To gain resolution to your argument, take these 7 steps:

  1. Notice that you are arguing or about to argue (“I think we are about to get in a fight.”). When this happens, call a time-out and take 10 deep breaths before moving on.
  2. Remember when you last had a fight and how long it lasted. Share that information with each other and discuss how long you remember it took you to get over it or makeup.
  3. Set a time limit on how long you will discuss your disagreement. To stay on track, you may want to set a timer on your phone or tell Alexa to remind you. Alternatively, if it is truly heated, you may want to agree to postpone your argument to a future time when you’re calmer and less distracted. Whatever you choose to do, make the promise to your spouse, and KEEP IT.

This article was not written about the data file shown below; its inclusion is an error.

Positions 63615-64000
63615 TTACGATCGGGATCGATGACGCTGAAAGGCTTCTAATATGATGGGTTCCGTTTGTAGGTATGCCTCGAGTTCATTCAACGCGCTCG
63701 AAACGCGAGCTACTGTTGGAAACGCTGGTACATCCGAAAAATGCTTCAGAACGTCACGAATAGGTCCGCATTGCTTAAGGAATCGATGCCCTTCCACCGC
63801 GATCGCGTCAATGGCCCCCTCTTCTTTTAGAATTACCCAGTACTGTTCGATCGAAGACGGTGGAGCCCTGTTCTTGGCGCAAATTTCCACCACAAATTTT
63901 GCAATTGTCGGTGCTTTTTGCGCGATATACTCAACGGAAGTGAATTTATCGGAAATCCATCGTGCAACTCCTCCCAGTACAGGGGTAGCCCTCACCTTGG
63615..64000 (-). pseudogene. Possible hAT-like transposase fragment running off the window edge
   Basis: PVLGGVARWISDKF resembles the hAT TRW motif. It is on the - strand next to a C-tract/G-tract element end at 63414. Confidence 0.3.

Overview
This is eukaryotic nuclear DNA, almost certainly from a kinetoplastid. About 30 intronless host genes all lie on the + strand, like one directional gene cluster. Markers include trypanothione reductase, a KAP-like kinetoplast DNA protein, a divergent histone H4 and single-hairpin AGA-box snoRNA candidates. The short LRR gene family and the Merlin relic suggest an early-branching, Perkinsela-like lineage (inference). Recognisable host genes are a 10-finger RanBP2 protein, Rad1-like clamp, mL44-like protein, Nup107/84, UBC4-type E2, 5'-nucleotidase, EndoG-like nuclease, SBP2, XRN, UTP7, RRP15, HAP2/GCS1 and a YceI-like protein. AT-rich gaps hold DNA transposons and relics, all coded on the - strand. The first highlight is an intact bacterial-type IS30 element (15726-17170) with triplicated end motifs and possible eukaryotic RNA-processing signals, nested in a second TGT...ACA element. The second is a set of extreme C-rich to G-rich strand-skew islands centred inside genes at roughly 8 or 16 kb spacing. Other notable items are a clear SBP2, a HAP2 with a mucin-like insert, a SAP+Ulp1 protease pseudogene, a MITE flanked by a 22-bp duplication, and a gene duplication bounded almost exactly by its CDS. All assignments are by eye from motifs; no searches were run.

4. See if you can let go of the emotion of the moment and find a solution. If you can’t let go of it, set a future time to continue the argument.
  5. Say “thank you” to your partner for at least trying to hear you even if the argument is unresolved. The benefit to your marriage is that you are both working on a positive resolution, even if it takes time it’s worth it.
  6. To help remind you both of the possible positive outcome, remember the last time you resolved a disagreement.
  7. Celebrate that you can argue and still stay together. If this leads to makeup sex, don’t be surprised. It’s more common than you may think.

Do We Have To Get Divorced?